Czech President Vaclav Klaus asked right-wing Civic Democrat leader Petr Necas on Friday to lead talks on forming the next government, after centre-right parties won a decisive majority in an election last weekend.
The victory of parties promising fiscally prudent reforms cheered investors. On Friday, Fitch Ratings revised the Czech Republic's outlook to positive from stable based on the election result.
The Civic Democrats have been negotiating with two new centre-right parties on forming a coalition, and talks are expected to last for several weeks as parties overcome differences.
The trio -- the right-wing Civic Democrats, the conservative TOP09 party and the centrist Public Affairs -- won a combined 118 seats in the 200-member lower house, which could give it the largest majority of any government since the nation came into existence in 1993 in the split-up of the former Czechoslovakia.
The comfortable margin that previous governments lacked should help the new government, if it is formed, push through key economic reforms.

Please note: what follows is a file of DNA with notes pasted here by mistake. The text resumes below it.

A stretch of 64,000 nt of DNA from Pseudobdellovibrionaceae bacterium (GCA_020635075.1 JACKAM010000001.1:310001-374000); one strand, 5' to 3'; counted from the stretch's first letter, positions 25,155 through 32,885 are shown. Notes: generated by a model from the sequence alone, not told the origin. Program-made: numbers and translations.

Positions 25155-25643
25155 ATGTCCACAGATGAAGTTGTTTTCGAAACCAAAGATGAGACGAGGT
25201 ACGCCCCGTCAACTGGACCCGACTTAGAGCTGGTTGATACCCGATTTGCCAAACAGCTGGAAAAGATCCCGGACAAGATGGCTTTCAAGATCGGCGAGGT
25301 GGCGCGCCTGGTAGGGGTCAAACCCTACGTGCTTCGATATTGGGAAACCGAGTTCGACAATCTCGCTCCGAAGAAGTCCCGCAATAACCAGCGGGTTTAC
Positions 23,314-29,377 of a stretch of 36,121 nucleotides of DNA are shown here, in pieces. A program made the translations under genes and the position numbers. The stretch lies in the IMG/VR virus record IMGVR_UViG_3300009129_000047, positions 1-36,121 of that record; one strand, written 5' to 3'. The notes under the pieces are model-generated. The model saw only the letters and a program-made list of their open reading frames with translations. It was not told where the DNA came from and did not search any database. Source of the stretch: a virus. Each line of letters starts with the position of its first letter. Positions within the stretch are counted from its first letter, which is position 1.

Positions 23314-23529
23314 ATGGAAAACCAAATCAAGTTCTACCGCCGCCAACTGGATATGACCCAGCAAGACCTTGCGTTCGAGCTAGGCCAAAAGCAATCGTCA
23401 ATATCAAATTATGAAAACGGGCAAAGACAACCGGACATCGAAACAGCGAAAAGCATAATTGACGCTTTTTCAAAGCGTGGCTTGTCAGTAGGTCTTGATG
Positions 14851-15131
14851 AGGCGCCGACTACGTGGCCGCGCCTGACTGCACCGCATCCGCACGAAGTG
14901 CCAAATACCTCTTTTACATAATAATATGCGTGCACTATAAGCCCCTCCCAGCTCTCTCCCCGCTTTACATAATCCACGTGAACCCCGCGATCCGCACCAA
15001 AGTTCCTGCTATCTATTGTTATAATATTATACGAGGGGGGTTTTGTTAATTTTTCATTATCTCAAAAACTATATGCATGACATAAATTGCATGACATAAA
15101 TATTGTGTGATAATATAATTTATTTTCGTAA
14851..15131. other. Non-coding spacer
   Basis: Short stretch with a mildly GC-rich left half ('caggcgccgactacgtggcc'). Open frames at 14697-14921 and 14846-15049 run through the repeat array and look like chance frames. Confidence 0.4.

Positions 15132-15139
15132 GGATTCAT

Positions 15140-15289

"There is a clear majority in favour of fiscal consolidation and fundamental public finance reforms, including of the pension and healthcare systems," Fitch said.
Necas, the likely new prime minister, said the outlook upgrade by Fitch can lead to lower debt spreads and cut borrowing costs, helping the 2011 budget.
Update in to weeks
Klaus asked Necas to report back in two weeks whether he is able to form a cabinet. The mandate given to Necas is a traditional political act rather than an official appointment.
The three centre-right parties signed on Wednesday a declaration on their intention to form what they called a "government of budget responsibility, rule of law and (the) fight against corruption".
A priority will be to produce a 2011 budget. The Civic Democrats want to cut the deficit to 4.0-4.5 percent of annual economic output, a bigger reduction than the outgoing cabinet planned, from 5.3 percent forecast for this year.
The party's promise not to raise taxes clashes with a plan from Public Affairs to raise corporate tax by 1 percentage point and increase the tax paid by high earners.
Czech government debt is among the lowest in the European Union at around 35 percent of GDP, less than half the EU average.
But it is set to grow in the next few years and centre-right parties campaigned against leftist spending promises that they said would lead the country into a Greek-style debt trap.
The Czech crown traded flat on the day at 25.8 to the euro, little moved after the announcement.
ReutersLast Mod: 05 Haziran 2010, 00:16